The ability for transit agencies to provide services continues to grow more challenging. Therefore, the vision to the year 2030 must change in light of the changes in technology, community needs, regulations, funding opportunities, minimum wage increases, changes to traditional funding streams and other drivers of change. These changes do not have to be obstacles, if the transit agencies are able to successfully navigate the changes.
Kern COG understands that the primary mission of transit agencies is to move people from one place to another safely, efficiently. Technology over the past decade has developed to where zero emission transit buses – battery electric and fuel cell – are becoming a viable option for transit fleets of all sizes. Additionally, transit agencies are increasingly turning to mobile apps and shared mobility options as a means to carrying out their public transportation mission.
TRANSITions Transit Symposiums have been held in 2018, 2019 and 2020 to bring together transit agencies with the California Air Resources Board, technology experts, funding program managers, pilot project managers, and vendors to discuss how we can work to advance clean, safe, efficient public transportation.
Plans and Studies
Transit Asset Management Plans
Every agency must develop a Transit Asset Management Plan (TAM) if it owns, operates, or manages capital assets used to provide public transportation and receives federal financial assistance under 49 U.S.C. Chapter 53 as a recipient or sub-recipient. Each transit provider must designate an Accountable Executive (49 CFR 625.5) to ensure appropriate resources for implementing the agency’s TAM Plan and the Transit Agency Safety Plan. Golden Empire Transit District and the City of Delano, both designated by the Federal Transit Administration as urbanized area recipients of Federal Transit Administration funds, prepared a TAM Plan and memorialized the Plan with Kern Council of Governments through a Memorandum of Understanding (MOU).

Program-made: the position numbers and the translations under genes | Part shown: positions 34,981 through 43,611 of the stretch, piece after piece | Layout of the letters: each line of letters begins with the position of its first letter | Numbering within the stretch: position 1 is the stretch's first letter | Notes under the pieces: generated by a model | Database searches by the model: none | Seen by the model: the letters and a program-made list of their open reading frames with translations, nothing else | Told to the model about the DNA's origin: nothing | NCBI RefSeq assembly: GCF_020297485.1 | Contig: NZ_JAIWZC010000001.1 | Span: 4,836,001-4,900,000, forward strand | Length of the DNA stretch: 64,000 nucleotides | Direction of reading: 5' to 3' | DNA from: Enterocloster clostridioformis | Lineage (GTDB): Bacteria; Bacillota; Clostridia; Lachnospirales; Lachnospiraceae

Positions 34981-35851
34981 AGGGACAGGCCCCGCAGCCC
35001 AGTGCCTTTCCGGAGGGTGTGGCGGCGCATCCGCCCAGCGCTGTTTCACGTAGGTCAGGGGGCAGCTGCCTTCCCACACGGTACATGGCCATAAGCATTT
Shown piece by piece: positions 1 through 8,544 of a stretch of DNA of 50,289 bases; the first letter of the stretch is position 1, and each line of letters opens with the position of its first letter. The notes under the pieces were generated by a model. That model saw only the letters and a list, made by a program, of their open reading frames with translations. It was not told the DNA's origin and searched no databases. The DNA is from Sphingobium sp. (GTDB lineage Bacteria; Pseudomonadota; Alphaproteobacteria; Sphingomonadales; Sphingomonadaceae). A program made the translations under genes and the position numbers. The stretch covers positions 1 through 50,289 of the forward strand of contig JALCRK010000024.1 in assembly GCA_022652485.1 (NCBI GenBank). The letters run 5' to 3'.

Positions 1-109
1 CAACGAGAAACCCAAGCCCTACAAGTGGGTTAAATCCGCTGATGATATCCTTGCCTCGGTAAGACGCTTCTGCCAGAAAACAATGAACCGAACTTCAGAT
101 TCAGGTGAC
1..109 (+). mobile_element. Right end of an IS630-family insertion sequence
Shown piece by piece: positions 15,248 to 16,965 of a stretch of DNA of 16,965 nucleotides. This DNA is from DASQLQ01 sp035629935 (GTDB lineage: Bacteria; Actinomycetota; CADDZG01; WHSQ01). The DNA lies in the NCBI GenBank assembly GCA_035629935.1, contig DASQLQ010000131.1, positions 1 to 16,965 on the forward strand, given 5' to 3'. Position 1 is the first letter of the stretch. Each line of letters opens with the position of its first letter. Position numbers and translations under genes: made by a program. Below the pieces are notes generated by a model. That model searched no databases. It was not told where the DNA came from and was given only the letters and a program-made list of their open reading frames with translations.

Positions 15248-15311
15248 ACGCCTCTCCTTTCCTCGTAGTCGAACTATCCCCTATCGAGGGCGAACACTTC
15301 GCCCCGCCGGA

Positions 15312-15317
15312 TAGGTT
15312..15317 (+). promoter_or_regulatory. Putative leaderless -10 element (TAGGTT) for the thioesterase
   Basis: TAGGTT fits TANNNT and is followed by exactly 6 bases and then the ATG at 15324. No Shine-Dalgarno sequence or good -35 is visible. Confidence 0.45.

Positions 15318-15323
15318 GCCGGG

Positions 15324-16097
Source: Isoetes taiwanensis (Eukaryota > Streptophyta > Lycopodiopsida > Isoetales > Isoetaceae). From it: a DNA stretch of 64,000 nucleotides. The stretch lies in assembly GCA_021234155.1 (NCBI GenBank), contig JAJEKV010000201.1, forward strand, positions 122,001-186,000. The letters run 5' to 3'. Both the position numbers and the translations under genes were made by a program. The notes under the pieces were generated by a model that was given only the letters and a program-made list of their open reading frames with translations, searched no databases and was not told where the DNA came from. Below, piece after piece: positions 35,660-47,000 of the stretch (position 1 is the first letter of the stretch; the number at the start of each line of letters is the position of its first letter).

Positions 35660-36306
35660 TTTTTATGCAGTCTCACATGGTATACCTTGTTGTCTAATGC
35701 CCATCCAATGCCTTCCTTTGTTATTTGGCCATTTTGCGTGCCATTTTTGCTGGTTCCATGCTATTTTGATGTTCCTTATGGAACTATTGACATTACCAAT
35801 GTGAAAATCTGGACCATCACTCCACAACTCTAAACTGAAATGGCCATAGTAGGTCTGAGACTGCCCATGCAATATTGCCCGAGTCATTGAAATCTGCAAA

|Delano Transit Asset Management Plan||2018|
|GET Transit Asset Management Plan||2018|
Transportation Development Plans
A Transportation Development Plan (TDP) updates a municipal or county operated transit system’s goals and objectives, develops service alternatives, provides funding estimates, and produces a plan to implement recommended service improvements for a five-year period.
Triennial Performance Audits
A Triennial Performance Audit is designed to be an independent and objective evaluation of the recipients of Transit Development Act (TDA) Article 4 funding as a public transit operator, providing operator management with information on the economy, efficiency, and effectiveness of its programs across the prior three fiscal years.
|City of Arvin||2019|
|City of California City||2019|
|City of Delano||2019|
|City of McFarland||2019|
|City of Ridgecrest||2019|
|City of Shafter||2019|
|City of Taft||2019|
|City of Tehachapi||2019|
|City of Wasco||2019|
|County of Kern (Kern Transit)||2019|
|Golden Empire Transit District (GET)||2019|
|North of the River CTSA||2019|
|Kern Council of Governments (RTPA)||2019|